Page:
Vascular consequences of a high-fat meal in physically active and inactive adults

Blair D. Johnson, Jaume Padilla, Ryan A. Harris, Janet P. Wallace

Research output: Contribution to journalArticle

20 Citations (Scopus)

Abstract

Habitually active adults (ACT) typically exhibit lower postprandial lipemia, a condition that may attenuate oxidative stress and endothelial dysfunction following a high-fat meal (HFM), compared with inactive adults (INA). Our objective was to compare triglycerides (TAG), superoxide dismutase activity (SOD), oxidative stress (thiobarbituric reactive substances; TBARS), and brachial artery flow-mediated dilation (FMD%) before and after an HFM challenge in ACT and INA. ACT (n = 7) and INA (n = 7) subjects were matched for body mass index, age, and sex. Plasma TAG, SOD, TBARS, and FMD% were measured at baseline and 4 h after an HFM challenge. TAG significantly increased following the HFM in INA (4.15 ± 3.79 mmol·L-1 vs. 8.07 ± 5.12 mmol·L-1) and in ACT (2.16 ± 0.55 mmol·L-1 vs. 3.24 ± 1.40 mmol·L-1). Baseline TBARS were greater in ACT and remained unchanged in response to the HFM in both INA (5.1 ± 2.7 mmol·L-1 vs. 6.9 ± 2.9 mmol·L-1) and ACT (8.6 ± 2.0 mmol·L-1 vs. 7.9 ± 1.9 mmol·L-1). ACT exhibited greater SOD than INA at baseline (8.6 ± 0.7 U·mL-1 vs. 7.8 ± 0.6 U·mL-1) and following the HFM (9.3 ± 1.2 U·mL-1 vs. 8.0 ± 0.7 U·mL-1). Postprandial FMD% was decreased in INA (9.1% ± 4.0% vs. 6.2% ± 3.4%), yet remained unchanged in ACT (7.9% ± 3.7% vs. 9.3% ± 3.2%). In conclusion, the differential responses following an HFM support the concept that habitual physical activity can attenuate the negative postprandial alterations that affect vascular health.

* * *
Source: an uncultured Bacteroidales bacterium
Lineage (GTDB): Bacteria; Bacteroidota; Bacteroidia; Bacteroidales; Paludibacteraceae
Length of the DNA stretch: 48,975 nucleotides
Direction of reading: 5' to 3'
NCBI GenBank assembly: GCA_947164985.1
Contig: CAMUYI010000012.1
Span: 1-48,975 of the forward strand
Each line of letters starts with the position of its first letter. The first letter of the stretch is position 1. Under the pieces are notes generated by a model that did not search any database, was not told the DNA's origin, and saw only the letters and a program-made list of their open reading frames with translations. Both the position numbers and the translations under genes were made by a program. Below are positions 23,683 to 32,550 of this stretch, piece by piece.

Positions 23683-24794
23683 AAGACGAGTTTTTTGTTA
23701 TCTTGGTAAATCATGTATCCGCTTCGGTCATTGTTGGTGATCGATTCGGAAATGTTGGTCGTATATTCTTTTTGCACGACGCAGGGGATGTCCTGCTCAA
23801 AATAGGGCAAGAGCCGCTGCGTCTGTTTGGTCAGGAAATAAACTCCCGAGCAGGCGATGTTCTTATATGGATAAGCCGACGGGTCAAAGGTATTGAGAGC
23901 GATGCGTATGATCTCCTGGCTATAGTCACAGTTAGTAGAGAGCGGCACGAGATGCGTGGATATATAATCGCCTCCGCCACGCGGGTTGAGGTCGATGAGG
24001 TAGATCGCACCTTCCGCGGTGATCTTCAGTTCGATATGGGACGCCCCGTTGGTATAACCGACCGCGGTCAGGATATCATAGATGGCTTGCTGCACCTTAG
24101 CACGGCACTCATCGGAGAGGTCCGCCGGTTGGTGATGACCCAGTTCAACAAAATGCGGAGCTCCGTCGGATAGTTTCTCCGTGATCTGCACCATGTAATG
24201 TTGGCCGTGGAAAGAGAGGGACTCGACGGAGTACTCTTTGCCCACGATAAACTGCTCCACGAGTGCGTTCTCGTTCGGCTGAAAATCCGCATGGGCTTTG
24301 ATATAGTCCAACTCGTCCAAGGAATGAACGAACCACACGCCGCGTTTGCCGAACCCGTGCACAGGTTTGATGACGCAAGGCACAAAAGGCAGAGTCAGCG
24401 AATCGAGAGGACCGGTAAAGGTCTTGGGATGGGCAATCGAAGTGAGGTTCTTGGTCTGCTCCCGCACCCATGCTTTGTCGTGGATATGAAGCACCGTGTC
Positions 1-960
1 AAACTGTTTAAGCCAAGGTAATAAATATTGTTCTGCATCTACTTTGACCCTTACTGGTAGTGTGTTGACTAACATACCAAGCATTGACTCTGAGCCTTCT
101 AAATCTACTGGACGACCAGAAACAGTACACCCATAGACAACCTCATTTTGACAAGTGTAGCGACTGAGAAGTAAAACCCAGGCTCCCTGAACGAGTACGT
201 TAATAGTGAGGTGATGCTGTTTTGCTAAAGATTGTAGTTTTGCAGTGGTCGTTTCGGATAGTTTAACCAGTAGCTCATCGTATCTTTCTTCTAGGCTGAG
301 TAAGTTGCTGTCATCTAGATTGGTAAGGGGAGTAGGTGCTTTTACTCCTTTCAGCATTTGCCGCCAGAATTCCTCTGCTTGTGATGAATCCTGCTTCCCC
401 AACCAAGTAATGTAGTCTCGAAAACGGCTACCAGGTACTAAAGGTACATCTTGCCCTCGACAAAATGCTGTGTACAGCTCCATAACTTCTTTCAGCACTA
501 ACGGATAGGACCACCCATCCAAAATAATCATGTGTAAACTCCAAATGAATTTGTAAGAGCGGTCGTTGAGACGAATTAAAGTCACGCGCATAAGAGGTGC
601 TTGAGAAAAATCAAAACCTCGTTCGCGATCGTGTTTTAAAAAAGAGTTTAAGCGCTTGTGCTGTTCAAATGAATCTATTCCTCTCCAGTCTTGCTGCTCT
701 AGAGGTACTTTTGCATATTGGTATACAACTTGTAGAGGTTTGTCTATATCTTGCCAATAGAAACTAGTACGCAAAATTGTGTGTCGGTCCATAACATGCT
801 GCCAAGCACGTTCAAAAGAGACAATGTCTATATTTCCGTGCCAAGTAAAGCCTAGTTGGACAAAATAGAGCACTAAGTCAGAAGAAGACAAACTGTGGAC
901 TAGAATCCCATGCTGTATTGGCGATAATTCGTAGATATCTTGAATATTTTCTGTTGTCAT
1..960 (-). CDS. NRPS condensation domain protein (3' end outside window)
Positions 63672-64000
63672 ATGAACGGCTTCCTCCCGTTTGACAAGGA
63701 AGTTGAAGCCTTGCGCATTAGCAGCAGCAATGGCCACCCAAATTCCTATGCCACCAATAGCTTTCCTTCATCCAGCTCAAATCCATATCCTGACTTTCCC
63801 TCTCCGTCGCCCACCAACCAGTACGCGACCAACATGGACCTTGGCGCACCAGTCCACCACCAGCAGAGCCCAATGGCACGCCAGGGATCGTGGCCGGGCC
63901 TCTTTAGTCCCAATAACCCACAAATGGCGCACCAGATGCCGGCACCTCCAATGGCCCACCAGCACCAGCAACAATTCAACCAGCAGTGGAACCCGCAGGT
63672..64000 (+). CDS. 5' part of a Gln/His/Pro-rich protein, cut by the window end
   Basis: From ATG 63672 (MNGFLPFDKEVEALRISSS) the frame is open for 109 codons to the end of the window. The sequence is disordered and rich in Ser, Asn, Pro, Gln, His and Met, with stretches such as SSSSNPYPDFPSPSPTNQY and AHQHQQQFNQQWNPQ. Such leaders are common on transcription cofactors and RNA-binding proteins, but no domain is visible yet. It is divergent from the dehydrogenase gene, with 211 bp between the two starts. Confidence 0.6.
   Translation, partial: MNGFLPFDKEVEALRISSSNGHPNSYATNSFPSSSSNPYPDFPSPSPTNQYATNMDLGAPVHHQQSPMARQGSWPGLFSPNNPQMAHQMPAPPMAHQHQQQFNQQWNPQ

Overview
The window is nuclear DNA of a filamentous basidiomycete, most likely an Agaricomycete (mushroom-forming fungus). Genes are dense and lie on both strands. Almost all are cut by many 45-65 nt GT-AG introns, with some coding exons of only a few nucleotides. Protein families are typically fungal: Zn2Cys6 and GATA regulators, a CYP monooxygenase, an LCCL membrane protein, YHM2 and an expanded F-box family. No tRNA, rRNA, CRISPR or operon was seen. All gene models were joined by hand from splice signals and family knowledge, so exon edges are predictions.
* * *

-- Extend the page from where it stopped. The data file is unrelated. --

Original languageEnglish (US)
Pages (from-to)368-375
Number of pages8
JournalApplied Physiology, Nutrition and Metabolism
Volume36
Issue number3
DOIs
StatePublished - May 1 2011

Fingerprint

Blood Vessels
Meals
Fats
Superoxide Dismutase
Dilatation
Oxidative Stress
Brachial Artery
Hyperlipidemias
Triglycerides
Body Mass Index
Health

Keywords

  • Flow-mediated dilation
  • Lipemia
  • Oxidative stress
  • Postprandial
  • Triglycerides

ASJC Scopus subject areas

  • Endocrinology, Diabetes and Metabolism
  • Physiology
  • Nutrition and Dietetics
  • Physiology (medical)

Cite this

Vascular consequences of a high-fat meal in physically active and inactive adults. / Johnson, Blair D.; Padilla, Jaume; Harris, Ryan A.; Wallace, Janet P.

In: Applied Physiology, Nutrition and Metabolism, Vol. 36, No. 3, 01.05.2011, p. 368-375.

Research output: Contribution to journalArticle

Johnson, Blair D. ; Padilla, Jaume ; Harris, Ryan A. ; Wallace, Janet P. / Vascular consequences of a high-fat meal in physically active and inactive adults. In: Applied Physiology, Nutrition and Metabolism. 2011 ; Vol. 36, No. 3. pp. 368-375.
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